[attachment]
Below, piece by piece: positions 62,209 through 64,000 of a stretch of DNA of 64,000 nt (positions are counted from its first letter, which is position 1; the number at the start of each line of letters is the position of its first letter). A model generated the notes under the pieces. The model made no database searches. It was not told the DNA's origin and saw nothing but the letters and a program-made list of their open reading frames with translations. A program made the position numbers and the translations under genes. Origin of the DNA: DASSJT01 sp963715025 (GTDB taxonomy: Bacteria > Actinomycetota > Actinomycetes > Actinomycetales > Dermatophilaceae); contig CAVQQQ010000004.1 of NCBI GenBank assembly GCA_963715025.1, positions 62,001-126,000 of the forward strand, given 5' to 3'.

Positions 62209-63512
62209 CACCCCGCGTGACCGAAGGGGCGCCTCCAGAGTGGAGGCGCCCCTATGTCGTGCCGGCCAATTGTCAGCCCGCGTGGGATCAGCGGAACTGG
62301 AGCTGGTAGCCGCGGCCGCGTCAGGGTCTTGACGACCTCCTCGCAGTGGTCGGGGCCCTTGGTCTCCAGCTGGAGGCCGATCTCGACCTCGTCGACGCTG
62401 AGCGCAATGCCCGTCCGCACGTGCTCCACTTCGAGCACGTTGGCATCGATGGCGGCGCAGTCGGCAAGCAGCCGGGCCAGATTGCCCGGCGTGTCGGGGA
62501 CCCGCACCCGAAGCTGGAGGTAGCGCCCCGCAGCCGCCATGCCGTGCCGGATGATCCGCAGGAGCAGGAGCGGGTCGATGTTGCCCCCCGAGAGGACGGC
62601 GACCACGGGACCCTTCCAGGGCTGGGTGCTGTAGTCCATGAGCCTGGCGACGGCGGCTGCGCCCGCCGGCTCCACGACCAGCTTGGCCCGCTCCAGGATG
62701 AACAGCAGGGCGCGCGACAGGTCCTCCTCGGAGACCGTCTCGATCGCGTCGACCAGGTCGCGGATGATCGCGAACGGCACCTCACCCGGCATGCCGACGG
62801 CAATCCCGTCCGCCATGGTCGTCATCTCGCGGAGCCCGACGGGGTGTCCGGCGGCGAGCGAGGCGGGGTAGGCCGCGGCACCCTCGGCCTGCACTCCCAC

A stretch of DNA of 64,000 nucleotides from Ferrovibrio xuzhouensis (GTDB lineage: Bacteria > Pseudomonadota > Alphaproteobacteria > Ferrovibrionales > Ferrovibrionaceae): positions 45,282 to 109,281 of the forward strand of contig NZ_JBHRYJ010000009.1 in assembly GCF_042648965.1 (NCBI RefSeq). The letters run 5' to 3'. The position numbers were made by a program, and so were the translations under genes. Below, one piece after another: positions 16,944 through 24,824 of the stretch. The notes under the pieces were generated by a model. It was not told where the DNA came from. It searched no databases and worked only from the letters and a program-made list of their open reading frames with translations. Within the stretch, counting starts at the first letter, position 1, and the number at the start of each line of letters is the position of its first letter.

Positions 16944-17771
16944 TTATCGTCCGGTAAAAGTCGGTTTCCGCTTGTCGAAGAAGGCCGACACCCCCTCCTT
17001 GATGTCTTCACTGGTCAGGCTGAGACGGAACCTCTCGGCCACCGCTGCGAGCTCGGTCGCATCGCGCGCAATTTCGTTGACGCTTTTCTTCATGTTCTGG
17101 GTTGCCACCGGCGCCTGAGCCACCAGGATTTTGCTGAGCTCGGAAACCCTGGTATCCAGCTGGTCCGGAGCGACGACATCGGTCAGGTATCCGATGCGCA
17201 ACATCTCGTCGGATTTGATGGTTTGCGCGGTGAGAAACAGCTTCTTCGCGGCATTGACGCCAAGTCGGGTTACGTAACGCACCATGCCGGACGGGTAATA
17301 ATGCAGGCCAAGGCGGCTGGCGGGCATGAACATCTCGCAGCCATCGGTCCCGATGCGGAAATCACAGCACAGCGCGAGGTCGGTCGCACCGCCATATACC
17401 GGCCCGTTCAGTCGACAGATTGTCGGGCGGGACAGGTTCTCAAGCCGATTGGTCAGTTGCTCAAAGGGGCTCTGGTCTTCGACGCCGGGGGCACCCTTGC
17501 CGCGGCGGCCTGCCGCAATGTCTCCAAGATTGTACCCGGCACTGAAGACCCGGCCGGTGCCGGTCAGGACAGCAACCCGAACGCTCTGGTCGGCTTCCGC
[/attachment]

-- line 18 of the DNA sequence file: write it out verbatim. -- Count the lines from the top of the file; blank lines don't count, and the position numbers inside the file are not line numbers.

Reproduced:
17501 CGCGGCGGCCTGCCGCAATGTCTCCAAGATTGTACCCGGCACTGAAGACCCGGCCGGTGCCGGTCAGGACAGCAACCCGAACGCTCTGGTCGGCTTCCGC